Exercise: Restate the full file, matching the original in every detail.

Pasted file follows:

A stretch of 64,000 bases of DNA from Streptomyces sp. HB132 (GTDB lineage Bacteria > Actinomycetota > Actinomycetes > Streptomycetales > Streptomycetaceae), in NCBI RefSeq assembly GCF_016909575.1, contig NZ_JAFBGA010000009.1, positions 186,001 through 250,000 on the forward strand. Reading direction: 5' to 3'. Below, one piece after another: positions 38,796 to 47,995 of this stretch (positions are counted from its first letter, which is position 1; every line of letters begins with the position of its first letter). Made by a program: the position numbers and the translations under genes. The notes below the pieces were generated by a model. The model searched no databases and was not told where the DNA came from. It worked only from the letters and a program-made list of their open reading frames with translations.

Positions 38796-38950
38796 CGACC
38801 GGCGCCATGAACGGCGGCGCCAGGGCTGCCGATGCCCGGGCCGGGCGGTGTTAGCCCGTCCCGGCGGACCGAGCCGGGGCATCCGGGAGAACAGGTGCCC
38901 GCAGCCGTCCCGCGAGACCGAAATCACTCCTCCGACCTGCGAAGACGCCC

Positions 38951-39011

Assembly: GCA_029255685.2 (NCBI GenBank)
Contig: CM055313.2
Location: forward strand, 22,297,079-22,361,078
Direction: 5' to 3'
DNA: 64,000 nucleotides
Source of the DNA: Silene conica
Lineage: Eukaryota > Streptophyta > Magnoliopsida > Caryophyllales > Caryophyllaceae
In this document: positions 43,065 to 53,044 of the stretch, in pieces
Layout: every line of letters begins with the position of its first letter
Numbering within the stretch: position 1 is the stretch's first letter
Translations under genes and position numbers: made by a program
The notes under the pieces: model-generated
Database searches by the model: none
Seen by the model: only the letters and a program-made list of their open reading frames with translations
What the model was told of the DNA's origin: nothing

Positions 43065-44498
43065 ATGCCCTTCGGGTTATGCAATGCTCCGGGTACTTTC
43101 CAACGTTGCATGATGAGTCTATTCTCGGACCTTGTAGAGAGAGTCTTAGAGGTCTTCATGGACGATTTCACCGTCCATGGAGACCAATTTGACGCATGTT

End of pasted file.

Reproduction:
A stretch of 64,000 bases of DNA from Streptomyces sp. HB132 (GTDB lineage Bacteria > Actinomycetota > Actinomycetes > Streptomycetales > Streptomycetaceae), in NCBI RefSeq assembly GCF_016909575.1, contig NZ_JAFBGA010000009.1, positions 186,001 through 250,000 on the forward strand. Reading direction: 5' to 3'. Below, one piece after another: positions 38,796 to 47,995 of this stretch (positions are counted from its first letter, which is position 1; every line of letters begins with the position of its first letter). Made by a program: the position numbers and the translations under genes. The notes below the pieces were generated by a model. The model searched no databases and was not told where the DNA came from. It worked only from the letters and a program-made list of their open reading frames with translations.

Positions 38796-38950
38796 CGACC
38801 GGCGCCATGAACGGCGGCGCCAGGGCTGCCGATGCCCGGGCCGGGCGGTGTTAGCCCGTCCCGGCGGACCGAGCCGGGGCATCCGGGAGAACAGGTGCCC
38901 GCAGCCGTCCCGCGAGACCGAAATCACTCCTCCGACCTGCGAAGACGCCC

Positions 38951-39011

Assembly: GCA_029255685.2 (NCBI GenBank)
Contig: CM055313.2
Location: forward strand, 22,297,079-22,361,078
Direction: 5' to 3'
DNA: 64,000 nucleotides
Source of the DNA: Silene conica
Lineage: Eukaryota > Streptophyta > Magnoliopsida > Caryophyllales > Caryophyllaceae
In this document: positions 43,065 to 53,044 of the stretch, in pieces
Layout: every line of letters begins with the position of its first letter
Numbering within the stretch: position 1 is the stretch's first letter
Translations under genes and position numbers: made by a program
The notes under the pieces: model-generated
Database searches by the model: none
Seen by the model: only the letters and a program-made list of their open reading frames with translations
What the model was told of the DNA's origin: nothing

Positions 43065-44498
43065 ATGCCCTTCGGGTTATGCAATGCTCCGGGTACTTTC
43101 CAACGTTGCATGATGAGTCTATTCTCGGACCTTGTAGAGAGAGTCTTAGAGGTCTTCATGGACGATTTCACCGTCCATGGAGACCAATTTGACGCATGTT